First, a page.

On Tue, Sep 4, 2012 at 11:57 PM, Roland Mainz <roland.ma...@nrubsig.org> wrote:
> Hi!
> ----
> [Just some follow-up to the recent discussion]
> Question is: Why do we want a per-thread cwd ? Is it useful ?
> AFAIK the arguments are:
> * Pro:
> - Moving the cwd from global to a pre-thead makes it easier to
> implement thread support for existing applications
> <any more arguments ?>
> * Contra:
> - The per-thread cwd is locked on the current thread. Moving objects
> relying on this per-thread cwd to another thread (e.g. job "borrowing"
> or forwarding) is not possible unless we alter that's thread cwd
> (which means we have the same kind+class of problems we tried to solve
> when we tried to get rid of the global cwd)
> - The per-thread cwd is only known to libast... any other API will not
> be aware of this (Glenn: Can this we resolved by compiling existing
> libraries against the libast headers ?)
> Finally: Wouldn't it be a better solution to drop the notion of a
> global or per-thread cwd _COMPLETELY_ and let the applications and
> APIs themselves handle this... with as many dirfd's they want ? The
> idea would be that all APIs which currently rely on global resources
> like { cwd, umask, environ } get this information passed as arguments
> instead of relying on the global versions (we already see this
> movement in POSIX with the introduction of the |*at()|-APIs in XPG7 or
> newer additions like
> |posix_spawnattr_setfchdir()|/|posix_spawnattr_setenviron()|/|fexecve()|
> etc. ...) ?

Roland, your analysis is wrong.

A global cwd or per thread cwd is a resource which has to be shared
between objects. The problem is that they have to *share* it
All problems listed in this list or known to me so far have their root
in the unprotected, implicit sharing, and the results of unintended
changes, i.e. one object does a change which other objects are not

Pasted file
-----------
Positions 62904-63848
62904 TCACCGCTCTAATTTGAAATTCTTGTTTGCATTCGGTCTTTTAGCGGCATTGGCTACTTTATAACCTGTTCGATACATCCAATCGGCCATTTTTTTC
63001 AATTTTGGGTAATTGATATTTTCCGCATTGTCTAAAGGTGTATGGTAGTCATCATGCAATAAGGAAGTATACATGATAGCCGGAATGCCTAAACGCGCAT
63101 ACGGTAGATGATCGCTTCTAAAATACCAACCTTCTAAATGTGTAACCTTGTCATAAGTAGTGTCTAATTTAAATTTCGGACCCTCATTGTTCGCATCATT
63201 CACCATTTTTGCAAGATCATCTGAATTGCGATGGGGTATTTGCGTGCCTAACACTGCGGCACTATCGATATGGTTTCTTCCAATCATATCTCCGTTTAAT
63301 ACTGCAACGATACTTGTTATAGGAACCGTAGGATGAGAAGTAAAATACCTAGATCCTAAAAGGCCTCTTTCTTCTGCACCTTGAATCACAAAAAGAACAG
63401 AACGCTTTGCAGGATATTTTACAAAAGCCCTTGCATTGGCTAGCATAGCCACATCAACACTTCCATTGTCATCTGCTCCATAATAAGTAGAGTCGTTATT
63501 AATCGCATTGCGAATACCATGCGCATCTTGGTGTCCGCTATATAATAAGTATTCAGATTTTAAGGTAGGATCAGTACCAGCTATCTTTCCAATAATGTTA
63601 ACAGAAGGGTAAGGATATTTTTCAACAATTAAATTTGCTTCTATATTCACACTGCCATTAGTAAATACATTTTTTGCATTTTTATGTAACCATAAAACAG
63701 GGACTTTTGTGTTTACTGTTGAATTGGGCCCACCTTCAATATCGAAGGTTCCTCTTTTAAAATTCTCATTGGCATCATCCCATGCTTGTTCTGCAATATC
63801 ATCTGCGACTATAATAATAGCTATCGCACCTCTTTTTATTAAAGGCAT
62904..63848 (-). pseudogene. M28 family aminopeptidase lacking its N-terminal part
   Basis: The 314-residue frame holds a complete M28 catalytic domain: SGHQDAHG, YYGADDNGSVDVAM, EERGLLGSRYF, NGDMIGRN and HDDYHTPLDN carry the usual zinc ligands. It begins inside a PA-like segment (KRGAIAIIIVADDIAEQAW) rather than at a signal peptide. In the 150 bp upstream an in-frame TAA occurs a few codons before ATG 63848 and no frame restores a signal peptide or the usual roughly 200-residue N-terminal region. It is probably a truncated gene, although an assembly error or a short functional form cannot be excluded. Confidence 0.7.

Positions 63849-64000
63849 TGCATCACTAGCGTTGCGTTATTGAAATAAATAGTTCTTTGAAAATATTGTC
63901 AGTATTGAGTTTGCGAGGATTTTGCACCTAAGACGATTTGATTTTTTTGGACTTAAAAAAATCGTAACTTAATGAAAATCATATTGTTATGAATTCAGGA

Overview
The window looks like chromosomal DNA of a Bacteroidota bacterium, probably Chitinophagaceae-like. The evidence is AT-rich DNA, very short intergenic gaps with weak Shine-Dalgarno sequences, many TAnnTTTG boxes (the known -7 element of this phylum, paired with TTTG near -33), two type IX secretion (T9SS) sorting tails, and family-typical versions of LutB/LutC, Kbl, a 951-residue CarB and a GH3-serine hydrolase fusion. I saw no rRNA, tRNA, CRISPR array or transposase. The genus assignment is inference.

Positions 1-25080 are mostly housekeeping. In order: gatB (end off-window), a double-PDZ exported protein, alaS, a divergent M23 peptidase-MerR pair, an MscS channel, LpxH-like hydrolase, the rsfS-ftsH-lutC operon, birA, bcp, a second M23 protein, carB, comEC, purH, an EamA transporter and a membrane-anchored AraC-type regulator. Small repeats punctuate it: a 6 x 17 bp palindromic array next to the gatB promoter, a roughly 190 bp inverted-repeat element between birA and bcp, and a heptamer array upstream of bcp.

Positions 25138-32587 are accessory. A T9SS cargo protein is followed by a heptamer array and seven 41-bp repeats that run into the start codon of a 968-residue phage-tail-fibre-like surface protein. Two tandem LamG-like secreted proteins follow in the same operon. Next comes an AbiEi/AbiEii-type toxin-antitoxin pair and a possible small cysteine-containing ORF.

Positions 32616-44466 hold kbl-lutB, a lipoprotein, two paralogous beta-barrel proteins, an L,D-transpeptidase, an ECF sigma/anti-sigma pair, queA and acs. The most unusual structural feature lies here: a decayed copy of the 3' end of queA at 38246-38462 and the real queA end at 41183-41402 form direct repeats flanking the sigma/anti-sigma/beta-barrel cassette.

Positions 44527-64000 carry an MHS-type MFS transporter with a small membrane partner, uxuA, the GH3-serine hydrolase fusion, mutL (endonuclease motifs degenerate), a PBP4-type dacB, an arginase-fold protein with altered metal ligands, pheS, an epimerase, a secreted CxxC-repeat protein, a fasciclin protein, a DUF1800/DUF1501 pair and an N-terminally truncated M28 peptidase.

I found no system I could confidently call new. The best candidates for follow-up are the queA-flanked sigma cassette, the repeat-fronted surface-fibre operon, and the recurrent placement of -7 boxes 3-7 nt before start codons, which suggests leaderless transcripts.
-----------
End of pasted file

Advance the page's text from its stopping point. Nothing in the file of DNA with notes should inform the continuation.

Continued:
aware of. Multithreading and the concurrency of access is cited very
often, but it's only a specialized symptom of the more general problem
of implicit sharing.

So the question is: Does a per thread cwd solve the problem of
unprotected and implicit sharing of the cwd? The answer is a clear NO,
not even with IMO or IMHO.
It's just an idiotic attempt to bump legacy apis to the age of
threads, but without solving the right problem or even try to ask the
right question.
A per thread cwd does at least not solve the problem that objects
share this cwd implicitly and can still interact in unintended ways.

The right solution is: Stop the implicit sharing, and start explicit
sharing, or do not share at all.

For an api this means: Stop using the global cwd, and start passing a
fd to the base directory you'd like to work in as an argument.  For
example glob() needs to be extended to add a gl_dirfd field to pass
the base dir fd, a void *(*gl_fdopendir) (__const char *); to provide
a pointer to fdopendir() (opendir() will operate on strings and a not
directory fd). After that change glob() can operate completely
independent of the global cwd, and even nested calls of glob() within
glob() no longer pose a problem.

You also have to start thinking about apis as *objects* (and not
threads or processes) and that these objects have to work relative to
a base directory. For example a glob_t is a object, Shell_t is an
object, a relative path is an object, and so on. They all work
relative to a base directory fd, implicitly or explicitly.
Our goal should be to make it always explicitly - the notation of a
global cwd or per thread cwd is just in the way of that (correct)

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